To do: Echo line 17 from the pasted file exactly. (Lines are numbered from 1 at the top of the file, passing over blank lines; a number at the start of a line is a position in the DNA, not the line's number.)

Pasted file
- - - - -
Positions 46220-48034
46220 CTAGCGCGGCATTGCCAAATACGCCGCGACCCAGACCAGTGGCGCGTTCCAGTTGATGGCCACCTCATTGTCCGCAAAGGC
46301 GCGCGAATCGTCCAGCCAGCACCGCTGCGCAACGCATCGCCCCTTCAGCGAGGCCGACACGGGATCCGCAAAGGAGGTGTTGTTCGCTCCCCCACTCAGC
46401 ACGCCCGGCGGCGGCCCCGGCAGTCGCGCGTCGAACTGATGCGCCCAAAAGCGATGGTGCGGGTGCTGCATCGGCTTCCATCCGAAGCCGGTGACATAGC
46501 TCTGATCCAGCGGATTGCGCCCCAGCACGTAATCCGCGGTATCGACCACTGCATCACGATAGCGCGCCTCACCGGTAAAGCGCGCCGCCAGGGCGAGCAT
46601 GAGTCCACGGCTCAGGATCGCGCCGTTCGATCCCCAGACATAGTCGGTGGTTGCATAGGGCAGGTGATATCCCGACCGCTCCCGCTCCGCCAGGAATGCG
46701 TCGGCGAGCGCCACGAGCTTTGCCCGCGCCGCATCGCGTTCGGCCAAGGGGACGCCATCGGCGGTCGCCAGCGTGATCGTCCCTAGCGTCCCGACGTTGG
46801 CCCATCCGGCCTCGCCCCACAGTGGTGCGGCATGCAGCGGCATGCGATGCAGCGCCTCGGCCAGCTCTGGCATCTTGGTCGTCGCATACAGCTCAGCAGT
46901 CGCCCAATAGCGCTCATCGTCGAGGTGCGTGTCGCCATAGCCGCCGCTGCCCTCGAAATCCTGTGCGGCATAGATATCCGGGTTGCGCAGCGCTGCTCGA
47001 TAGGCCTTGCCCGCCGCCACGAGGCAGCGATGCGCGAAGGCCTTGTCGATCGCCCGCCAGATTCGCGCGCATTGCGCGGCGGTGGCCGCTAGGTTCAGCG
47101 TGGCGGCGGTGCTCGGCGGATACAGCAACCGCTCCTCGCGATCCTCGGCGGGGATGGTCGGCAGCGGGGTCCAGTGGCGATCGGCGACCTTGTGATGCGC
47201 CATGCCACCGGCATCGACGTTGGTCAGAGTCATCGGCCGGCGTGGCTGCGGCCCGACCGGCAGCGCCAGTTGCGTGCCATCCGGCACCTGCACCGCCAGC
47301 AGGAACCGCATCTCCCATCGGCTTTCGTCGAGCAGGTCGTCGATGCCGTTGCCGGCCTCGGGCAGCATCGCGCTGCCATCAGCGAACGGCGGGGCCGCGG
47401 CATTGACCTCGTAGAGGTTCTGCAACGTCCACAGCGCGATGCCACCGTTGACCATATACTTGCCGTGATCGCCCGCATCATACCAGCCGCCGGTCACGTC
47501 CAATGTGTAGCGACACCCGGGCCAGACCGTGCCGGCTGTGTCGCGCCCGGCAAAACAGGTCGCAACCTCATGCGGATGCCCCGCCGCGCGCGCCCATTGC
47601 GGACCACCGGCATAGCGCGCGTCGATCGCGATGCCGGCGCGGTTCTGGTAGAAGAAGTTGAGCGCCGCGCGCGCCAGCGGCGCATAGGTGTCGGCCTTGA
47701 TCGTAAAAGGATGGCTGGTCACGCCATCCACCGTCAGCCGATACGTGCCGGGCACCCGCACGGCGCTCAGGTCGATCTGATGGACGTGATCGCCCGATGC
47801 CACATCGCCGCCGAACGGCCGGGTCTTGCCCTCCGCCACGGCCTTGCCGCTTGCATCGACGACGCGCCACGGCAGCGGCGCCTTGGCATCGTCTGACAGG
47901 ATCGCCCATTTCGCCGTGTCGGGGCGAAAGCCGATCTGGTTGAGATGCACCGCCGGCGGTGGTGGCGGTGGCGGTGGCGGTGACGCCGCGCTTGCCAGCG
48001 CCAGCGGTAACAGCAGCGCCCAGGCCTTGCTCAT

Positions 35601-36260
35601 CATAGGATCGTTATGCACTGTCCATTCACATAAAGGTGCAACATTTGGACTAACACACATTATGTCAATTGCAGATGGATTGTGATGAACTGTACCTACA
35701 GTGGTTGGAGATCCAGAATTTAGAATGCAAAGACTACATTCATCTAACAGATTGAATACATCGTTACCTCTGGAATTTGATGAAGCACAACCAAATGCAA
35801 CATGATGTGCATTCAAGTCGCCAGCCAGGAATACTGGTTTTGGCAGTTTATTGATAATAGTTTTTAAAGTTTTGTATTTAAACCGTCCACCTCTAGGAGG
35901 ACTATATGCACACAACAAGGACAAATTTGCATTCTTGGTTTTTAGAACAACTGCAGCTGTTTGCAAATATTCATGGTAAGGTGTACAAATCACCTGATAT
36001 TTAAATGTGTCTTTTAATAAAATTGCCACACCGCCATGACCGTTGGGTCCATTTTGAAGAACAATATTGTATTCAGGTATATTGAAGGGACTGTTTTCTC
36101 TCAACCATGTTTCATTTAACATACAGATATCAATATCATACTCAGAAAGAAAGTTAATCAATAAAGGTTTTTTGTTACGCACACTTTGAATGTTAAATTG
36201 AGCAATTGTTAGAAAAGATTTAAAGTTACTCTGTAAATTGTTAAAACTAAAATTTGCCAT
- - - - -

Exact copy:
47701 TCGTAAAAGGATGGCTGGTCACGCCATCCACCGTCAGCCGATACGTGCCGGGCACCCGCACGGCGCTCAGGTCGATCTGATGGACGTGATCGCCCGATGC